Lobbyists Lena Moffitt and Dalal Aboulhosn worked the racks last Friday at a temporary boutique set up by Rent the Runway, a New York-based fashion-rental firm. Their mission: Find inaugural ball gowns that defied Washington's button-down standard.
Sipping complimentary wine, they perused strappy, spangly and sexy. They considered super-short, a risk recommended by their office's sole fashionista. The two women, who work for the Sierra Club, an environmental group, wound up in solid-color, floor-sweeping gowns-in other words, stolid political assets that gave away nothing.
After all, sighed Ms. Moffitt, D.C. style is "less skin…more blazers."
In tonight's Washington, strong men weep unabashedly in the streets. Iron-jawed matriarchs of Congress clutch at bewildered passersby, their eyes brimming with unspoken questions. "It isn't fair," they cry. "That's not fair at all. There was time now. There was all the time I needed! That's not fair!"
Many in Washington, the epicenter of political power, see high fashion as not only irrelevant, but downright suspect. Workaholics take a certain pride in looking like they slept in their clothes. A rakish fedora and cape, by contrast, recalls Jack Abramoff, the disgraced lobbyist. A daring dress means D.C. Madam.
Yet every four years it's Inauguration Day, when posh receptions and black-tie balls set the city's gray suits at war with themselves. Do stripes convey sufficient solidity? To sequin or not to sequin? Is hair gel only for the shallow?
"Has it really been four years," the men whisper hollowly to themselves. "Only four. Where has the time gone?"
"I thought we just had an Inauguration Ball," Patrick Leahy chokes before jumping to his death off the Francis Scott Key Bridge. "I can't put on another fanciful ascot. I can't. I can't."
Here, "There's an age-old need, or burden, to dress in a way that's not going to raise eyebrows," says Tara McCredie, manager and buyer at Proper Topper, a boutique in Dupont Circle. So when it comes to dressy affairs, "We try to bring women along slowly, give them a little bit more edge…like this dress," she said, holding up a plain black sleeveless sheath with discreet white checks. "It has a pocket."
The Pocket Riots of 2013, now in its third day of uninterrupted frenzy, has resulted in at least fourteen deaths, sixty-seven arrests, and countless amounts of property damage. As of this reporting, over 10,000 women in demure cocktail dresses have barricaded themselves inside of the Eisenhower Executive Office Building, demanding elbow-length opera gloves and gowns with "clean, architectural lines for every goddamn woman over 50 in this christforsaken city or we will burn it clean to the ground. Pockets. What are we supposed to do with pockets."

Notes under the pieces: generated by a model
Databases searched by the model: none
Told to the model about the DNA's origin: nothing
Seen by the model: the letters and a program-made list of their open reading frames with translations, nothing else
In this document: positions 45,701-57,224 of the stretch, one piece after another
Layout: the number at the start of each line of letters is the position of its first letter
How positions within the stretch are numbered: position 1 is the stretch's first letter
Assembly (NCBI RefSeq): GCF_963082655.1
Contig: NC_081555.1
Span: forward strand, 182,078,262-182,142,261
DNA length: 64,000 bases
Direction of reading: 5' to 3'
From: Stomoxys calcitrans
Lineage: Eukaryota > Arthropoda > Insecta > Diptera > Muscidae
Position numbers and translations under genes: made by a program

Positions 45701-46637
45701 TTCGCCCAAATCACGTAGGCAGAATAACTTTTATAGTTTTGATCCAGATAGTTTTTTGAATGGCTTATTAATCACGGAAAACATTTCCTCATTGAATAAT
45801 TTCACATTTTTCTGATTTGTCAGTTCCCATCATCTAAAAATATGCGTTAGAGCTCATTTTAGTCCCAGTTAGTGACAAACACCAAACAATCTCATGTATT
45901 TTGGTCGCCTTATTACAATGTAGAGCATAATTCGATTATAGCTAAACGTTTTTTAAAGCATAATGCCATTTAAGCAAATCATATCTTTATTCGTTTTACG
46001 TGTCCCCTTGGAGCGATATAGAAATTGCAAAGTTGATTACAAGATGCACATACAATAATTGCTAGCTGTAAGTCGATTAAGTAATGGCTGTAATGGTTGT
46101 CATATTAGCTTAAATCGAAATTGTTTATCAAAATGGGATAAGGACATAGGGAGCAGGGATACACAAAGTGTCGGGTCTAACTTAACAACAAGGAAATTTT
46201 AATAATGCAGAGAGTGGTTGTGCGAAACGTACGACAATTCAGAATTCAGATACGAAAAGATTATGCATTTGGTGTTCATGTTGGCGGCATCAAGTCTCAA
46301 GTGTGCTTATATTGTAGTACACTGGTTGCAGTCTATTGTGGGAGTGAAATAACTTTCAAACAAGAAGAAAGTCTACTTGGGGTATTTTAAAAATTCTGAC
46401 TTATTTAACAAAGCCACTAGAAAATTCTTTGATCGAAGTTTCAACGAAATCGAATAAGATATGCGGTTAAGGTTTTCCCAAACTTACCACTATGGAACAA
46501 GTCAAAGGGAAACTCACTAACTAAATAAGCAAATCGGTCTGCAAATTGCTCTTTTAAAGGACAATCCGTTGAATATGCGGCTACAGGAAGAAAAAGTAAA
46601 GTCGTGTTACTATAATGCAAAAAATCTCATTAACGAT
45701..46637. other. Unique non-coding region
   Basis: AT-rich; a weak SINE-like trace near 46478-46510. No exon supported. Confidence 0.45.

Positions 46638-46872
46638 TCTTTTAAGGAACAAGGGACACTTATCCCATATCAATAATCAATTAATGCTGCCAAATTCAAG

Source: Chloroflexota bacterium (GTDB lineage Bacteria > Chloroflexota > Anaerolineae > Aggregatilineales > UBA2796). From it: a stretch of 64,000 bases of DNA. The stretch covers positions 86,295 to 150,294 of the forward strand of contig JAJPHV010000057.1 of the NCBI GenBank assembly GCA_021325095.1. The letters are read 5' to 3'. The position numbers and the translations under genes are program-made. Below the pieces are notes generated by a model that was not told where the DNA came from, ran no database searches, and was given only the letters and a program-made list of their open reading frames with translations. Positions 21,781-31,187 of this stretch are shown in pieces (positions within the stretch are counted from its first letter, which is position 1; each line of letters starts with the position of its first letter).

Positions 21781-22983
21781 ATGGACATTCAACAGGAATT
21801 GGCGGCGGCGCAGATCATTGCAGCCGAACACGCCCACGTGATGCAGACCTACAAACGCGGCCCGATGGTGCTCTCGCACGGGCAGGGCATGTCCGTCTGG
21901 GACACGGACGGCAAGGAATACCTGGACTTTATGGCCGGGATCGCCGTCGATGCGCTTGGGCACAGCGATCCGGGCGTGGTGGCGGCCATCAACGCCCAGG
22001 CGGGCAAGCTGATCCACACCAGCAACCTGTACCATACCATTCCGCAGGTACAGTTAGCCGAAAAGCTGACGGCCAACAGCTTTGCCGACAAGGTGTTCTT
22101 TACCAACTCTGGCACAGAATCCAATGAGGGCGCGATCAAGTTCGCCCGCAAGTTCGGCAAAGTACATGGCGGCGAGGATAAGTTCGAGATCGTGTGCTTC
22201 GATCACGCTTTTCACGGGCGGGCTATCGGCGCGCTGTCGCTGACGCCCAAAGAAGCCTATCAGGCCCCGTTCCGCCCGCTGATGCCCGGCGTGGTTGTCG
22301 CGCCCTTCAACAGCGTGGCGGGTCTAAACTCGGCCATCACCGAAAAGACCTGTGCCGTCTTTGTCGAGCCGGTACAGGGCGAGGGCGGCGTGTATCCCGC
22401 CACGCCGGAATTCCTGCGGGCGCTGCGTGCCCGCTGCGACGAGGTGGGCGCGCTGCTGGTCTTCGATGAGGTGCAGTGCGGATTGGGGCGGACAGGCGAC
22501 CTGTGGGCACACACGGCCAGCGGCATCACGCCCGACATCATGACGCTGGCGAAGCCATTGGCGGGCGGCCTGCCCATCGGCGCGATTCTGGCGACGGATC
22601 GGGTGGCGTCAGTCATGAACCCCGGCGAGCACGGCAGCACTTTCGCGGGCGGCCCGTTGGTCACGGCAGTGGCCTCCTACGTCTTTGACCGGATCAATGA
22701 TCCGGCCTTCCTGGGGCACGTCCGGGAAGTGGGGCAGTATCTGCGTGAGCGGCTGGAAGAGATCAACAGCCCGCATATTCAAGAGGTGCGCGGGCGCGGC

"We already have handbags," a spokeswoman for the terrified, mud-streaked mob told a member of the press. "What are we supposed to do with a dress with a pocket in it?"
The trouble began, most observers agree, during Brooks Brothers' "Bow-Tie Primer" cocktail party last week. Two Beltway insiders came to blows during a discussion of the merits of the Land's End No-Iron Chino Pants. The violence quickly spread and threatens to engulf even the White House just two days before President Obama is scheduled to take his second oath of office.
White House officials so far refuse to confirm reports that the Lincoln Bedroom has become an "abattoir of textured blue-and-gray fabrics," or that women who venture north of East Capitol Street without tan pantyhose are kidnapped and tortured by the Patternmakers, a vicious gang of tailors and administrative assistants.
April Jones Firoozabadi, who goes by April Yvonne at work, turned heads at her former government job by "going against the tan pantyhose, navy blue skirts and gray blazers," she says. When invited to certain official meetings, Ms. Firoozabadi, 33, would "do astute," diplo-speak for grooming conformity, with a twist, she says. Her black pants were high-waisted and bell-bottomed with men's suspenders and she wore a white shirt with a colorful man's tie along with bright red pumps.
April Jones Firoozabadi has reportedly annexed the numbered avenues and declared herself Washington's Painted Lord of Misrule. Her challenge to First Lady Michelle Obama to meet her in single combat has so far gone unanswered.
Ayman Hakki, a cosmetic surgeon who has lived in Washington since the Kennedy administration, runs a Georgetown walk-in clinic that he says is jammed with inaugural ball attendees seeking last-minute Botox. For most of its history, the capital has attracted "an older, more homogenous crowd that took pride in a certain kind of haggard look," he said. Not this week.
"Yesterday five people showed up at the same time," he said. "They all left with a big smile on their faces…without a frown."
Hakki's next haggard, decrepit Washington client laughs in a wheezing, dusty sort of way at the joke, before his withered and ancient jaw flops uselessly onto the floor. Only hours remain.